Agrifood transformation, economic recovery and SDGs

#13, June 2021

Maika Díaz

Project Manager, Foundation FUNDECYT Scientific and Technologial Park of Extremadura

The agrifood sector moving towards sustainability, digitalisation, greener and more resilient in post-Covid-19 times.

Without having afforded supply problems after the Covid-19 crisis, the sector is facing the challenges of sustainability and digitalisation, which will be the key to its future. Undoubtedly, European Union (EU) aims to promote its economy and thus, the agrifood sector with resources and strategies that will transform it into a greener more digitised, and resilient sector.

The European Funds for the agrifood sector are the best endowed and reinforced with additional Next Generation EU funds. Moreover, funds are received from the framework of the Common Agricultural Policy financed by the European Agricultural Fund for Rural Development (EAFRD) and the European Agricultural Guarantee Fund (EAGF) to provide adequate intervention, according to the needs of each EU region.

We should remind that agrifood transformation must follow the roadmap of the EU Green Deal. This plan focuses on the transformation of the EU economy towards recovery and a sustainable future, and aims to make Europe the first climate-neutral continent by 2050.  The EU Green Deal has 50 initiatives, including two central strategies: the "Farm to Fork Strategy" and the "Biodiversity Strategy", challenges that the agri-food sector will have to achieve for its transition towards the sustainability, digitalisation and, finally, the economic recovery of the sector.

It should be noted that the Sustainable Development Goals (SDGs) have been the EU's mirror for the EU Green Deal as the implementation strategy for the 2030 Agenda for Sustainable Development. Although, the agrifood sector is a sector whose actions globally contribute to all of 17 SDGs but as further pointed out by Food and Agriculture Organization at the United Nations (FAO), it is specially positioned as key sector in the following SDGs:

  • SDG2 "Zero Hunger": the rural development and investment in agriculture are tools to end poverty and hunger and achieve sustainable development.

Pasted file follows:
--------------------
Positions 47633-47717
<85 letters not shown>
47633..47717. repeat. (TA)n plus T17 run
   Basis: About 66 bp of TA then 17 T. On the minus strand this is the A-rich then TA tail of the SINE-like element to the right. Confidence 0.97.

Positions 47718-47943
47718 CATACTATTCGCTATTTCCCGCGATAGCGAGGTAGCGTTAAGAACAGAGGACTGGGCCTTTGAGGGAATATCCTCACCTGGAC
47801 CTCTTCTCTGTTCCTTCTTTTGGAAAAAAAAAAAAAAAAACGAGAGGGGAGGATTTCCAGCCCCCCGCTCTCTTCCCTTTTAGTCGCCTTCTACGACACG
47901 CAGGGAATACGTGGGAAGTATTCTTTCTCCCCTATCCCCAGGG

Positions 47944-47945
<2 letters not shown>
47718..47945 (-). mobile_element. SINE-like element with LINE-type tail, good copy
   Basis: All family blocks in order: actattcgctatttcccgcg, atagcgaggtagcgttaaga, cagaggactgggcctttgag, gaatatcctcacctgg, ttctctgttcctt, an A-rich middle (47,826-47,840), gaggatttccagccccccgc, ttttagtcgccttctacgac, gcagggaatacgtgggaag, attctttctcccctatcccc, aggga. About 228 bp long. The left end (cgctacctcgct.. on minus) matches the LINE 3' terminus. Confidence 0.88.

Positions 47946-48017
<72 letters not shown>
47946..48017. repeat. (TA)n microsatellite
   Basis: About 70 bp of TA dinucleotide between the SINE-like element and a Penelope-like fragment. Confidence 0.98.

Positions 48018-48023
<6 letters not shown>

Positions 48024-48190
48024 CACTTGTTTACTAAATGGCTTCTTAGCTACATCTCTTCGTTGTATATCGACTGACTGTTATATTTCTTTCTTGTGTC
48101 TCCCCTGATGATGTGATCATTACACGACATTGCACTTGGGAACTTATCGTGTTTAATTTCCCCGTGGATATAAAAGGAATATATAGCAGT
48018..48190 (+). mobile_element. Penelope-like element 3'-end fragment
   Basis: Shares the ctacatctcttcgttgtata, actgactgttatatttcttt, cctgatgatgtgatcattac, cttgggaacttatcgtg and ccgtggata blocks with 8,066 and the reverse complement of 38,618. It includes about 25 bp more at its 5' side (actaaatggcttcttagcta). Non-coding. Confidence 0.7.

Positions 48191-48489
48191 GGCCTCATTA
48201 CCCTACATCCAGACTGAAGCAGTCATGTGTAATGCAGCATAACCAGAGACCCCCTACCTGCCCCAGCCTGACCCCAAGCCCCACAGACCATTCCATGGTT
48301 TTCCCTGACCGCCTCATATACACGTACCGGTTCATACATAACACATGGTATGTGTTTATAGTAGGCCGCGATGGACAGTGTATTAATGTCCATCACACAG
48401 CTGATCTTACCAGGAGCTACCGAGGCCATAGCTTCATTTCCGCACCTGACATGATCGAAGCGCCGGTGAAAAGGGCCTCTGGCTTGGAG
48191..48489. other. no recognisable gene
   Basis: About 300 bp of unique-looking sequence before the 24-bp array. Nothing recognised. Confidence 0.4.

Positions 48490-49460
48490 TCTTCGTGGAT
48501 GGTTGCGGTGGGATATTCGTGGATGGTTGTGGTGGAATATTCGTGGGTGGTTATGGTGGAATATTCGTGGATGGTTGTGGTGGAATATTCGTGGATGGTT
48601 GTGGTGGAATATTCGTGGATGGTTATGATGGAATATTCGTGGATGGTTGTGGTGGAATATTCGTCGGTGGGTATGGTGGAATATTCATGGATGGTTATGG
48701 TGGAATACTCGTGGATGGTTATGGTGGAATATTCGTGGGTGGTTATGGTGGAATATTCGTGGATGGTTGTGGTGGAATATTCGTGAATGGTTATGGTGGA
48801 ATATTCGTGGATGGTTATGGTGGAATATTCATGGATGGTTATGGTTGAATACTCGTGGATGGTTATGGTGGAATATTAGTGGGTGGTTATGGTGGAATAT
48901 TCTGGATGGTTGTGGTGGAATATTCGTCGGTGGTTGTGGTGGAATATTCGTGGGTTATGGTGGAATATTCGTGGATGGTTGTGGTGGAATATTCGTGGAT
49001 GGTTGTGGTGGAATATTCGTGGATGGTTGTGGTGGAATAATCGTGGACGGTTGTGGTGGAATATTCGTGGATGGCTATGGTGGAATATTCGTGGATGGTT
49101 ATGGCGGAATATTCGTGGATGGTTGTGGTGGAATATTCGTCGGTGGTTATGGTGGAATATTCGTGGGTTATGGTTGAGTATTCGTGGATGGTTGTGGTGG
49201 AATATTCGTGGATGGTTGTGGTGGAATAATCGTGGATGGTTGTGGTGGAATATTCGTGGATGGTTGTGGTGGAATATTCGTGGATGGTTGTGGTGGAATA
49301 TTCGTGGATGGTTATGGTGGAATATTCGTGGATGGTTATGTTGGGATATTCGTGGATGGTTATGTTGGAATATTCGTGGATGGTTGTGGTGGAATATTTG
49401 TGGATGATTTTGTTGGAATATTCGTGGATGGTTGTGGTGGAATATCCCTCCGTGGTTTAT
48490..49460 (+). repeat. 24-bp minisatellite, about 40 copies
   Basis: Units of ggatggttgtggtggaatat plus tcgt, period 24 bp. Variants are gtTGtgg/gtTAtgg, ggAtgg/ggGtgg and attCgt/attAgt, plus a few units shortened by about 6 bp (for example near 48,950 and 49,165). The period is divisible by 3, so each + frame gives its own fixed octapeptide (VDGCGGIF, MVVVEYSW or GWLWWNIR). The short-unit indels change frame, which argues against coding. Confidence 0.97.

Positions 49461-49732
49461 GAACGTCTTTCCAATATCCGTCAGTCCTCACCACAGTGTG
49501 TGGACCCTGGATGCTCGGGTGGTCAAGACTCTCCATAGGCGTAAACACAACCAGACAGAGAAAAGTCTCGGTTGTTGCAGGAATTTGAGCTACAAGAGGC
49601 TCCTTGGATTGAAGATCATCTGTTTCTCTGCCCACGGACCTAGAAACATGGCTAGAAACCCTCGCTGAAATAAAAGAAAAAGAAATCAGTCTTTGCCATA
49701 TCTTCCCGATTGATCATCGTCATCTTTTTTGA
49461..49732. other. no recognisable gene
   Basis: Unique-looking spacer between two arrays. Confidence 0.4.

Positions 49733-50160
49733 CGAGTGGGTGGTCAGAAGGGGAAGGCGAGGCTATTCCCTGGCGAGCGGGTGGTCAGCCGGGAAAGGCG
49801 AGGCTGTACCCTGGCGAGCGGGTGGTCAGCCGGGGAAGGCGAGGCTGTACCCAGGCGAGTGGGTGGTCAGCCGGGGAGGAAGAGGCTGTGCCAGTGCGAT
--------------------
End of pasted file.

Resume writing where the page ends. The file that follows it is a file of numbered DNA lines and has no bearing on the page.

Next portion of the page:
• SDG3 "Good Health and Well-being”: good health starts with good nutrition.
  • SDG8 "Decent Work and Economic Growth"; agricultural growth in low-income economies can reduce poverty by half.
  • SDG9 "Industry, Innovation and Infrastructure": innovation opens up new markets for smallholder farmers.
  • SDG12 "Responsible Consumption and Production”: food security means reducing waste.
  • SDG13 "Climate Action": agriculture plays an important role in combating climate change.
  • SDG17 "Partnerships for the Goals": cooperation can help make the voices of the hungry heard.

Additionally, there are other noteworthy funds which are directly managed by the European Commission such as: the Horizon Europe programme, with their Cluster 6: Food, Bioeconomy, Natural Resources, Agriculture and Environment, or the Interreg Europe and Interreg V Sudoe both programmes financed by European Regional Development Fund (ERDF). These funds are co-financing agri-food projects on topics in cooperation between different EU countries.

It is important to emphasise that the regions of the EU are redefining their Smart Specialisation Strategies and next S4 must be aligned with these policies and strategies and prioritise initiatives in the agro-industrial sector. A good example is our Research and Innovation Strategy for Smart Specialization of Extremadura (RIS3 Extremadura 2027) which will allow Extremadura to continue moving towards a green transition and digital transformation for generating value through a sustainable use of its resources and capabilities, the orientation of its activities towards internationalisation, and the attraction of investment and talent from the region and around the world.

The RIS3 Extremadura 2027, Extremadura has the mission to transform the region into a global node generating creativity, diversification and open innovation in the design, production and export of agri-food products and services, green energy and its storage, and welfare and quality of life, based on the sustainability and valorisation of its biodiversity and its cultural and heritage resources, on collaborative R&D&I and on the application of digital technologies.

In conclusion, the agrifood sector is a priority for most EU regions that have been very resilient in the pandemic. Even more with its transformation, the sector could become the economic motor for the recovery of rural areas, generating employment and improving quality of life.